A lifetime problem vs. associated type (or generic parameter)


I have a problem with lifetime bounds that I was not able to resolve.

The simplified code:

trait Bar { 
    type Assoc;

impl<'a, T, A> Bar for (T, fn(T) -> Box<dyn Bar<Assoc = A> + 'a>) {
    type Assoc = A;

fn wrap<'a, T: 'a, A>(value: T, func: fn(T) -> Box<dyn Bar<Assoc = A> + 'a>) -> Box<dyn Bar<Assoc = A> + 'a> {
    Box::new((value, func))

The error:

error[E0309]: the parameter type `A` may not live long enough
  --> src/main.rs:22:5
21 | fn wrap<'a, T: 'a, A>(value: T, func: fn(T) -> Box<dyn Bar<Assoc = A> + 'a>) -> Box<dyn Bar<Assoc = A> + 'a> {
   |         -- the parameter type `A` must be valid for the lifetime `'a` as defined here...
22 |     Box::new((value, func))
   |     ^^^^^^^^^^^^^^^^^^^^^^^ ...so that the type `A` will meet its required lifetime bounds
help: consider adding an explicit lifetime bound
21 | fn wrap<'a, T: 'a, A: 'a>(value: T, func: fn(T) -> Box<dyn Bar<Assoc = A> + 'a>) -> Box<dyn Bar<Assoc = A> + 'a> {
   |                     ++++

For more information about this error, try `rustc --explain E0309`.

I do not understand where does the lifetime requirement come from. In my actual code there are more associated types (like Bar::Assoc), some are used as input to associated functions, some as output, some are used only for their associated items and some are there only to carry the type information. In any way there should be (i.e. that is my intention) no relation between A and 'a, at least not in this fragment of code.

So ... how can I make it work without the A: 'a bound? Or is there something I am missing?

... I mean ... everything works (so far) when I just add the bound as the compiler suggests, but it seems completely arbitrary and does not make sense to me ...

I'm not sure I understand it correctly, but let me try:

first, if you examine the type signature a bit, you'll find there are "logically" different levels of references (hence different lifetimes) involved:

fn wrap<'a, 'b, T, A>(
    value: T,
    func: fn(T) -> Box<dyn Bar<Assoc = A> + 'a>,
) -> Box<dyn Bar<Assoc = A> + 'b>;

then, because you want to return the tuple (value, func), they must have lifetime bound 'b as required by the return type, which means both value and func must outlive 'b, translate to types:

  • for value, the type T: 'b
  • for func, the function pointer type fn(T) -> Box<dyn ... + 'a>: 'b, which in turn requires:
    • dyn Bar<Assoc = A>: 'b
    • 'a: 'b

observe that because Box is covariant, you can replace the 'a with 'b, so the type of func can be fn(T) -> Box<dyn Bar<...> + 'b, and you'll see 'a is not used anymore so just remove it, you get back the original type signature with a single lifetime.

the compiler suggest A: 'a is actually derived from dyn Bar<Assoc = A>: 'a. I believe associated types are invariant with regard to Self, but I'm not an expert and could well be wrong, don't quote me on this.

you can make it more obvious if you write the bound explicitly

fn wrap<'a, T, A>(
    value: T,
    func: fn(T) -> Box<dyn Bar<Assoc = A> + 'a>,
) -> Box<dyn Bar<Assoc = A> + 'a>
    T: 'a,
    dyn Bar<Assoc = A>: 'a,
    Box::new((value, func))

or, equivalently, you can give the trait object an explict name (alias) too:

type DynBar<'a, A> = dyn Bar<Assoc = A> + 'a;

fn wrap<'a, T, A>(value: T, func: fn(T) -> Box<DynBar<'a, A>>) -> Box<DynBar<'a, A>>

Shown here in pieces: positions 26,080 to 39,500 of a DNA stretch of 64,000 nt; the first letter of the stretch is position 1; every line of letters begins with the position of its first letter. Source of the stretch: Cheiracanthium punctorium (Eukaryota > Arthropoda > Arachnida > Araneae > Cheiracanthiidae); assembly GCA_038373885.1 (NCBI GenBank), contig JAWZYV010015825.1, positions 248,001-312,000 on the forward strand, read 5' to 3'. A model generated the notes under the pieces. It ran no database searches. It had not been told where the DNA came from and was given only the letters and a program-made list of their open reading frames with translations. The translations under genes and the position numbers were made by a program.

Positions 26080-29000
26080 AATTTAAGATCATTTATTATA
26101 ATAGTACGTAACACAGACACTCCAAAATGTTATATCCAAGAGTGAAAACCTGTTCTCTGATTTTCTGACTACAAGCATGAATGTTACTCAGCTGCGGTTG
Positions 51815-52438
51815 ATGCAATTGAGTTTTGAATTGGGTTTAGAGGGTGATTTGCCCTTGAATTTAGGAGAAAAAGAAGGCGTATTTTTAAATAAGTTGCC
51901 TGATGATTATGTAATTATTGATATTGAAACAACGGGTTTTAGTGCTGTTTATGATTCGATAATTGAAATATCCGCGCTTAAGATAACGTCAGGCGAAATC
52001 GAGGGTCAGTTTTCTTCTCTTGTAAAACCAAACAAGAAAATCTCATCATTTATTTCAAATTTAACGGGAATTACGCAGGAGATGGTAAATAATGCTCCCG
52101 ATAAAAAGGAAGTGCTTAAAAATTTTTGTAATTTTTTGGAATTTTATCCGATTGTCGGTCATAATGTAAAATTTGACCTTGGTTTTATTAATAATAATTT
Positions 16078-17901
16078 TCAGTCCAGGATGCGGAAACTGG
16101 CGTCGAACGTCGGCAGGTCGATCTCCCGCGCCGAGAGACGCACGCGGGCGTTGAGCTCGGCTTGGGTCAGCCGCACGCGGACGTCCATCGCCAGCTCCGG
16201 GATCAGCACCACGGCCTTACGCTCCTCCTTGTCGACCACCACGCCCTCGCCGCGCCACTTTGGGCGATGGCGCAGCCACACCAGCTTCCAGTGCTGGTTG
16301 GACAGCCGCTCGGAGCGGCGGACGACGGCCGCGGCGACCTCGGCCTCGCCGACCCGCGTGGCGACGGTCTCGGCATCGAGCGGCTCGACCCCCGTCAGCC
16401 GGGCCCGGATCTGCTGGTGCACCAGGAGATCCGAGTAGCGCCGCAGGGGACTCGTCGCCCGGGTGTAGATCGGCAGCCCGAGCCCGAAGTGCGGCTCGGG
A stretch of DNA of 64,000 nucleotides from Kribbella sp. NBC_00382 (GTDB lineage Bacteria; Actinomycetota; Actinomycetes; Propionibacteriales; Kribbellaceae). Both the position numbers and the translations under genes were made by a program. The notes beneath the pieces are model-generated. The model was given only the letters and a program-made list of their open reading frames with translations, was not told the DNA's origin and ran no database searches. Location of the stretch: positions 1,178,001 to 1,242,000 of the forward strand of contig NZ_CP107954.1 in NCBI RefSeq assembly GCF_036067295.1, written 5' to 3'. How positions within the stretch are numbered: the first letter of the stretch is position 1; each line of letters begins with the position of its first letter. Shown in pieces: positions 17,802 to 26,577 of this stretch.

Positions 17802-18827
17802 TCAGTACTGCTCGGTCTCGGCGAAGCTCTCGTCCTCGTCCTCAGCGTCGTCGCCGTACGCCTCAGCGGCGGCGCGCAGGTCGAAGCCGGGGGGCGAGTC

T: 'a,
    DynBar<'a, A>: 'a,
    Box::new((value, func))

Thanks for the analysis, I mostly agree with it, but:

  • where does the invariance come from?
  • what does it have to do with variance anyway? As far as I understand, variance affects coercion, not bounds propagation. And the only coercion happening here is the one from <(T, fn(...)) as Bar<Assoc = A>> to dyn Bar<Assoc = A> + 'a which happens on the type constructor, not its argument.
  • I have more uses of dyn Bar<Assoc = A> + 'a in my code, but this error happened only after I introduced the fn(T) -> Box<...> into the mix.
  • After I added the lifetime bounds they did not bubble up through the rest of my generic code, so maybe there is some relation between an associated type and its implementor?

Now I feel like my Rust understanding is full of 'maybe's, 'I think's, 'it kind of makes sense's etc. I would like to see some more grounded description/explanation.

This is true; bounds don't care about variance, and variance doesn't matter in the OP.

I'll give it as shot.

In order to type erase a base type X into a dyn Trait + 'x, the bound X: 'x must be met. In wrap, you're trying to type erase a (T, fn(T) -> Box<dyn Bar<Assoc = A> + 'a>) into a dyn ... + 'a.

The outlives bound can be broken down syntactically. Here, the required bound and it's implications are:

(T, fn(T) -> Box<dyn Bar<Assoc = A> + 'a>): 'a
    T: 'a
    fn(T) -> Box<dyn Bar<Assoc = A> + 'a>: 'a
        T: 'a
        Box<dyn Bar<Assoc = A> + 'a>: 'a
            'a: 'a
            dyn Bar<Assoc = A>: 'a
                A: 'a

wrap didn't require A: 'a,[1] so the type erasure was not allowed.

And that's really it as far as the error goes. The main potential confusions I can anticipate are

I don't have a good answer for the last one. If the trait itself has generic parameters, it can be the case that the associated type doesn't outlive 'a; however when there are none (as in this example), it shouldn't be possible.

If you want to type erase something with A in the type to dyn ...+ 'a, the A: 'a relationship must hold. That would be true even if A: 'a was implied (so you didn't have to state it explicitly).

  1. and that bound isn't implied by anything else ↩ī¸Ž

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Thank you for thorough explanation and references.

I still feel not 100% sold on syntactical approach to outlives bounds, but the more I think of it, it kind of starts to make sense.